The origin of European Feudalism can be traced to the Roman Foederatus, the term from which the word feudalism is derived as well as our word federation. During the era of the Republic, a foedus was a treaty signed with other non-Roman tribes on the Italian peninsula. The agreement granted administrative autonomy to the tribes under the condition that they levy soldiers when called upon and fight under the Roman standard. Such pacts allowed Rome to consolidate the power of the Italian peoples without conquest and focus their combined might on other more formidable enemies like Carthage and Greece. Rome became rich from military victories won for them by their Foederati but was in no way required to share its wealth with them since the tribes had opted remain sovereign entities. In 91 BC the Italian states went to war with Rome over the question of inclusion in the Republic. They were soundly defeated, but so important were the Italian lands to Rome’s imperial aspirations, they were nonetheless granted blanket citizenship so as to quell ongoing strife.
During the time of the Empire, the foedus was seldom used. It was the prerogative of Rome to conquer her neighbors rather than ally with them. This remained the case throughout the Pax Romana, until the fourth century AD when new peoples began to appear across the Rhine and the Danube who were numerous and warlike. Defending so vast a frontier proved very difficult and costly for the waning empire, so rather than continuing to field legions on empty tracts of wilderness, Rome entered into foedus agreements with the same barbarian kings who threatened their borders. These treaties were initially bought with gold and silver. As the Empire’s treasury began to evaporate, they granted the Germanic tribes permission to settle west of the Rhine. Such concessions would have been unthinkable a generation ago, but fear of the barbarian onslaught had become acute and for the first time since the Punic Wars 650 years prior, Italy appeared to be vulnerable to foreign attack. Rome was desperate to secure its frontier. In 406, despite the efforts of the foederati along the Rhine and what remained of the Roman army, the borders of the Empire were breached by a mixed group of Visigoths, Vandals and Suebi. The wave of destruction that followed led to a collapse of Roman civic order in Northern Gaul. Four years later Rome was be sacked by Alaric I.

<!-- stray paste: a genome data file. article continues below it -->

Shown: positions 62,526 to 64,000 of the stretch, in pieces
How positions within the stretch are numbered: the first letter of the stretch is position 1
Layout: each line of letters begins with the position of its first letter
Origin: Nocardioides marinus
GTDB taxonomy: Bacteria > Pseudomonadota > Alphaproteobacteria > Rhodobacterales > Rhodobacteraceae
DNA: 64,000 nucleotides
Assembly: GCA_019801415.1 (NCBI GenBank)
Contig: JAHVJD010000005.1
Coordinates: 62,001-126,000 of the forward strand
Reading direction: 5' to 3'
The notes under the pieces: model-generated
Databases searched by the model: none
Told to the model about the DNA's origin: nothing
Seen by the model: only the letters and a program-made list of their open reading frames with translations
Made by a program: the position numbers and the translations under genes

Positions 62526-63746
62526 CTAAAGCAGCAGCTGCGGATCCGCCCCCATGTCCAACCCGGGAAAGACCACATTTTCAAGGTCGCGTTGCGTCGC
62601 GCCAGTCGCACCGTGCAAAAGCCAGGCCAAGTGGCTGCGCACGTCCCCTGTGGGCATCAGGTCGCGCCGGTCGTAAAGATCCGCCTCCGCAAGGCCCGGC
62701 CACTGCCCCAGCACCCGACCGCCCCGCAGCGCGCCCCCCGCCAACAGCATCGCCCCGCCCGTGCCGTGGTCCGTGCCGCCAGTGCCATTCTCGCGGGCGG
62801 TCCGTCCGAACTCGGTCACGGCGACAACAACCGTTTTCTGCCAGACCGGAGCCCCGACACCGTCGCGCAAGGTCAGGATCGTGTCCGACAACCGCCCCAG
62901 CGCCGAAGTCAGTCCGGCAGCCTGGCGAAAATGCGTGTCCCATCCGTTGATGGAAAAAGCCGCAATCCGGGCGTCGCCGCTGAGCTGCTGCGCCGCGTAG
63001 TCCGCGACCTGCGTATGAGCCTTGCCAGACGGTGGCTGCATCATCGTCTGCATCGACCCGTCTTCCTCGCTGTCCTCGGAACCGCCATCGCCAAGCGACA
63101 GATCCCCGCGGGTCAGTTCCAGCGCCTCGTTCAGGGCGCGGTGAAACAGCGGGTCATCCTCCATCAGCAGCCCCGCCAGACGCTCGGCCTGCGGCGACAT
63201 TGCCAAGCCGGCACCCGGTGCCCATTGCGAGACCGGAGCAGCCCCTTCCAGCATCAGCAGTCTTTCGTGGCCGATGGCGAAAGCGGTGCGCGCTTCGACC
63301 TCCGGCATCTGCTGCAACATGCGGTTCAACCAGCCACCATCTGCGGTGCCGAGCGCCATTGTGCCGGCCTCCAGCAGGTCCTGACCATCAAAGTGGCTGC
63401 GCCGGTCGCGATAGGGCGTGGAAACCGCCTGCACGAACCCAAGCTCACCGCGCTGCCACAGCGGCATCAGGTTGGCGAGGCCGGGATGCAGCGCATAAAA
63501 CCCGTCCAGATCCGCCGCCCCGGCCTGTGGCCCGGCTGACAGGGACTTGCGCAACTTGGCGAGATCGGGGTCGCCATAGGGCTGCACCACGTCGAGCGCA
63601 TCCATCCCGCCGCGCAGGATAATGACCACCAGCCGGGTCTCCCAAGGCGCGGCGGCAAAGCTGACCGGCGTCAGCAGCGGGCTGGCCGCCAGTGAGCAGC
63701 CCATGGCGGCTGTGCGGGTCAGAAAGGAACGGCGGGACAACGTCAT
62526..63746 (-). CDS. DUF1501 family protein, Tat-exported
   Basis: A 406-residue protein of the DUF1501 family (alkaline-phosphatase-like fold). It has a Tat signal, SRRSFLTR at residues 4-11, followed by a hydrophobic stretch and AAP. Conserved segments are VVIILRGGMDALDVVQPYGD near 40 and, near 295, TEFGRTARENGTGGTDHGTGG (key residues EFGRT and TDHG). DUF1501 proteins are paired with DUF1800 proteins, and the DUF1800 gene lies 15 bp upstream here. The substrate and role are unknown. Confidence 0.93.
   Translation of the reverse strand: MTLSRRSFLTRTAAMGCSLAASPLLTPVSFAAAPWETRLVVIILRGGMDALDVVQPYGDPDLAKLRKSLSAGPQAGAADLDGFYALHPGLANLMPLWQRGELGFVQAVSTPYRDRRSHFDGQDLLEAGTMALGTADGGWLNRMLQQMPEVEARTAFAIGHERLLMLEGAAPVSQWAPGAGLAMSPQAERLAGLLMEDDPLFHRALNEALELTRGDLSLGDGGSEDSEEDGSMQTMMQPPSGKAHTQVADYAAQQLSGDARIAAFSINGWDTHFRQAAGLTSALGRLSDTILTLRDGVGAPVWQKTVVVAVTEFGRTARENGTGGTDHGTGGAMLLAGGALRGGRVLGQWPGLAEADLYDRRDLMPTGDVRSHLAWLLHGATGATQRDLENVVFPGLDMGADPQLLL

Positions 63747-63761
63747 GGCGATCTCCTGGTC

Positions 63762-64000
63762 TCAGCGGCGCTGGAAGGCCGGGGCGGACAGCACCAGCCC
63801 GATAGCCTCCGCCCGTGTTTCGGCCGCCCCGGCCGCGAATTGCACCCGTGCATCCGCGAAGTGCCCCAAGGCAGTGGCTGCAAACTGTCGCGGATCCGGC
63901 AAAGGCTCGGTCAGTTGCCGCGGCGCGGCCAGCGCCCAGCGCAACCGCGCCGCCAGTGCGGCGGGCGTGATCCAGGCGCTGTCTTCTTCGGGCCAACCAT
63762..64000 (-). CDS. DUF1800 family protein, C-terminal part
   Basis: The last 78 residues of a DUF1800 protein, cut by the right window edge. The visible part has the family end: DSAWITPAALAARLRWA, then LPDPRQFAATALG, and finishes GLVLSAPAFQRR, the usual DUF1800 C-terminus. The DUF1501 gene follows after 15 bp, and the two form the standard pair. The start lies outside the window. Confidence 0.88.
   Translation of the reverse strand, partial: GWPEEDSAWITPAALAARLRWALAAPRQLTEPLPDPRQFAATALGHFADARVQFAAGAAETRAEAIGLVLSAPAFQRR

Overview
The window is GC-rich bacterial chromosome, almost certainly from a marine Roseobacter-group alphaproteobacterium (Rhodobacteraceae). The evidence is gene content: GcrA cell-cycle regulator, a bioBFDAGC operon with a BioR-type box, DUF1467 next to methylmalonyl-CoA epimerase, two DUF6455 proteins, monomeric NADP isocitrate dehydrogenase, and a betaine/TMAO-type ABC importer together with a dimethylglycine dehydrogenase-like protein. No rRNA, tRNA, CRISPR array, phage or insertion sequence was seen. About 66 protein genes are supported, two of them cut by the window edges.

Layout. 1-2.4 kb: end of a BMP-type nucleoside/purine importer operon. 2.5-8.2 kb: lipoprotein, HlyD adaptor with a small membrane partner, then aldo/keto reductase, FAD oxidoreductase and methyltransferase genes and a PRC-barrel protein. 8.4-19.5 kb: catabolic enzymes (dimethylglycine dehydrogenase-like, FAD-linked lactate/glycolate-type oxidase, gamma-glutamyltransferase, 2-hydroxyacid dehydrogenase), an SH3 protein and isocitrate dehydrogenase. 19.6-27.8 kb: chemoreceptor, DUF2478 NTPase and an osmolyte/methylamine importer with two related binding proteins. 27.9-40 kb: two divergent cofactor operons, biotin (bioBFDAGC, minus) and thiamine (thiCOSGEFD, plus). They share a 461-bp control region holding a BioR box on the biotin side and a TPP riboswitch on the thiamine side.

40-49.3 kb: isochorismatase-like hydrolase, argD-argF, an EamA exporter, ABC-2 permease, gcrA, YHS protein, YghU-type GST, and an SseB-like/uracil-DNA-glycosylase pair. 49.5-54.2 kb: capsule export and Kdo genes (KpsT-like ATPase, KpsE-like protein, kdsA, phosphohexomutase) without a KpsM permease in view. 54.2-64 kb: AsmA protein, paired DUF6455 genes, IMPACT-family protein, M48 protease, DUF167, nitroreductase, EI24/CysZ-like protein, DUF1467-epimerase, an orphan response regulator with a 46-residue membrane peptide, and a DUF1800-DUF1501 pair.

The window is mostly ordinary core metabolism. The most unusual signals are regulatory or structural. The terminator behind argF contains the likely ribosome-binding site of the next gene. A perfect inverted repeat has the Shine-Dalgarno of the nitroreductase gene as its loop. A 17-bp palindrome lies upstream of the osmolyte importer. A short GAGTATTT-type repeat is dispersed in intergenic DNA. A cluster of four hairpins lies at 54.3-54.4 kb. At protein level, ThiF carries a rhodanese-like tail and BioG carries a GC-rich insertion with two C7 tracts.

In Europe, north of the Alps, the old foederati would retain their legitimacy as the rightfully appointed rulers of the region leading into the dark ages. In the absence of centralized authority, they carried on the laws and traditions of the fallen empire, as well as their own Germanic code. They had actually become relatively powerful under Roman patronage. They had been given land to provision their soldiers and gold to arm them. When the Romans left, the foederati were the only military force left in Gaul. Naturally, they would rise up and reclaim it.